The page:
• Modeling of coastal inundation, to involve FEMA, NOAA, USACE, and USGS.

  • Improved data exchange and transfer between federal, state, and local agencies, including improved dissemination of shoreline data via the Internet. FGDC should take a stronger role in supporting these community-based efforts (see Chapter 5).

  • Research and development to investigate new technologies for shoreline mapping, (e.g., by using LIDAR). Here, NASA’s continued support for development of remote sensing and an increased emphasis by the National Science Foundation (NSF) and NOPP on coastal needs would go a long way toward improving the nation’s nearshore and coastal mapping capabilities. The private sector has also been a leader in innovation in this area.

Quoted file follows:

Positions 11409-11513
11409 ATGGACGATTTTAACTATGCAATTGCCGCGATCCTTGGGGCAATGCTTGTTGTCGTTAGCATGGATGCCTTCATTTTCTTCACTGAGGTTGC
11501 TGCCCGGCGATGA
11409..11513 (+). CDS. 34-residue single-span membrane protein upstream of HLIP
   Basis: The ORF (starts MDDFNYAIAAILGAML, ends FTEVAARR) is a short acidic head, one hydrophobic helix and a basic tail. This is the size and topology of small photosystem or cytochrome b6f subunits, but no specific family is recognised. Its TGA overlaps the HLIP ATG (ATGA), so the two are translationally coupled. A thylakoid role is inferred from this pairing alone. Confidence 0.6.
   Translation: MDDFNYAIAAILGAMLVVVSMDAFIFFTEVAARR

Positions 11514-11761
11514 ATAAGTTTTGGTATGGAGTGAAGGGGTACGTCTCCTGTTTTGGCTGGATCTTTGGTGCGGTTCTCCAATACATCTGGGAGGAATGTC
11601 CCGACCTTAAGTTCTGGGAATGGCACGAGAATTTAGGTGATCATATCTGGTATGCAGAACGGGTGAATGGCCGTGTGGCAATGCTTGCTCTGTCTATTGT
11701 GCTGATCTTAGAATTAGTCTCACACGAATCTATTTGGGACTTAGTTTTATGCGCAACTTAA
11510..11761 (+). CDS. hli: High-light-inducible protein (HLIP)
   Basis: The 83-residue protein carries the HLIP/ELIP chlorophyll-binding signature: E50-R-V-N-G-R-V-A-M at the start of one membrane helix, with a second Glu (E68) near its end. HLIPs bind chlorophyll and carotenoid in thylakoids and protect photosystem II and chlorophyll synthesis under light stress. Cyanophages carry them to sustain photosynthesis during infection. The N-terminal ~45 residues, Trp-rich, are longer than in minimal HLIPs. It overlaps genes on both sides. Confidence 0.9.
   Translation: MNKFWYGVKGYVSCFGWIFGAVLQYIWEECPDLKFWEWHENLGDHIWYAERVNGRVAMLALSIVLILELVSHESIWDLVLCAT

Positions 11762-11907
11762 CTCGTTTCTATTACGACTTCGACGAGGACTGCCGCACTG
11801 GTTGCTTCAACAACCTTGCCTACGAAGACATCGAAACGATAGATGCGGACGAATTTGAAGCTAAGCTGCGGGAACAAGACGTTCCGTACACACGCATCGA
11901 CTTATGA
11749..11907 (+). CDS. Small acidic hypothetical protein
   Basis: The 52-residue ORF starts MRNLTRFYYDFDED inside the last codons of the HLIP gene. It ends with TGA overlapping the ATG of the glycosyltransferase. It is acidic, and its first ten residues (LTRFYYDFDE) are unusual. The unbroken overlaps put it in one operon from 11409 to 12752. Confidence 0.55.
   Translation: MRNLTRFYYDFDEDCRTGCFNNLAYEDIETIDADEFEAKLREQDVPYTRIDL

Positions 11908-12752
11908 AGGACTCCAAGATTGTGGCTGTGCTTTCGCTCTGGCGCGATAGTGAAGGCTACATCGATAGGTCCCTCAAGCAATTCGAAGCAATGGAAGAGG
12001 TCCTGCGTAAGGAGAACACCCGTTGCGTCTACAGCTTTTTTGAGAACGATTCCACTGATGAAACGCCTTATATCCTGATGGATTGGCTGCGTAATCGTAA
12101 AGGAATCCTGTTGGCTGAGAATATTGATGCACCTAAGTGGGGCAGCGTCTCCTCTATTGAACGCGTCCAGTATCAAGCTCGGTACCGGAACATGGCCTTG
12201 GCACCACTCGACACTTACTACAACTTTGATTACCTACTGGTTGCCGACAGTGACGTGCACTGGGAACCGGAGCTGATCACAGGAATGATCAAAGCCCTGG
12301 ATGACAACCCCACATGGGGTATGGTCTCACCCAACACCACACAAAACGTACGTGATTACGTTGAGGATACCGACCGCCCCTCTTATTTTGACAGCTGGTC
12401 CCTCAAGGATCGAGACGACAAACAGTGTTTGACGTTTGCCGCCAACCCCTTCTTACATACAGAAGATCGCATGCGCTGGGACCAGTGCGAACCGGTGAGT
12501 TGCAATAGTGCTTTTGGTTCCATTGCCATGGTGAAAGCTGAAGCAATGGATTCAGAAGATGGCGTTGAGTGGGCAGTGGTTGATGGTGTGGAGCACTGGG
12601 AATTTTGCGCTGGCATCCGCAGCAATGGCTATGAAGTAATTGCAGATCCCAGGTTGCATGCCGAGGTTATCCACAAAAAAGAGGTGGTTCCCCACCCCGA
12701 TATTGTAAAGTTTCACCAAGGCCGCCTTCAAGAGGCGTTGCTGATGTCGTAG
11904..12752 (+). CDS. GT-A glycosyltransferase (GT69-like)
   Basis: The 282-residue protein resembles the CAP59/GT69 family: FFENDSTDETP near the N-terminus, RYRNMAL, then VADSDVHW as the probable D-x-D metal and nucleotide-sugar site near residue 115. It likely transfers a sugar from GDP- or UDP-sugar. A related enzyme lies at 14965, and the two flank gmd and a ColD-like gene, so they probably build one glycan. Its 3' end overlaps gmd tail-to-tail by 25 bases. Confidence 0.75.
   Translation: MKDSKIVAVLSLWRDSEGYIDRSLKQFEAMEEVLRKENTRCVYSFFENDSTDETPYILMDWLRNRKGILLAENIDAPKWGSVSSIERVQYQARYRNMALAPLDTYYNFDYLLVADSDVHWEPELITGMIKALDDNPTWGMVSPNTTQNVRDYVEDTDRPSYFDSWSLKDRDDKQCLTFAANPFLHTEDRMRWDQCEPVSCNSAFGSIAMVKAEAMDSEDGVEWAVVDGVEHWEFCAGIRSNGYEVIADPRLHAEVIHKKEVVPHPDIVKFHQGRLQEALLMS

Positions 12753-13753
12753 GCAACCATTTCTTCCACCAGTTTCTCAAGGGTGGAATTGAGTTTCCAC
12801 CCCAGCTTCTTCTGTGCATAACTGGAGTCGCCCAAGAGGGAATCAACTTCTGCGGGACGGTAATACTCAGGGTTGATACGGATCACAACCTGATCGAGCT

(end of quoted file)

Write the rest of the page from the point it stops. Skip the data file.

Finally, we cannot ignore the fact that the extraordinarily large population base that depends on the coastal zone can also be a powerful political force. User-driven requests to Congress and to individual agencies from the Coastal States Organization, the Coastal Zone Management Program, and other state and local entities that would benefit from more efficient and standardized federal efforts are an important element of any successful mapping and charting support and coordination strategy. Expanded educational efforts stressing the value and utility of partnered federal and federal/state efforts could be an effective way for the agencies to sensitize Congress and users to the need for additional resources.



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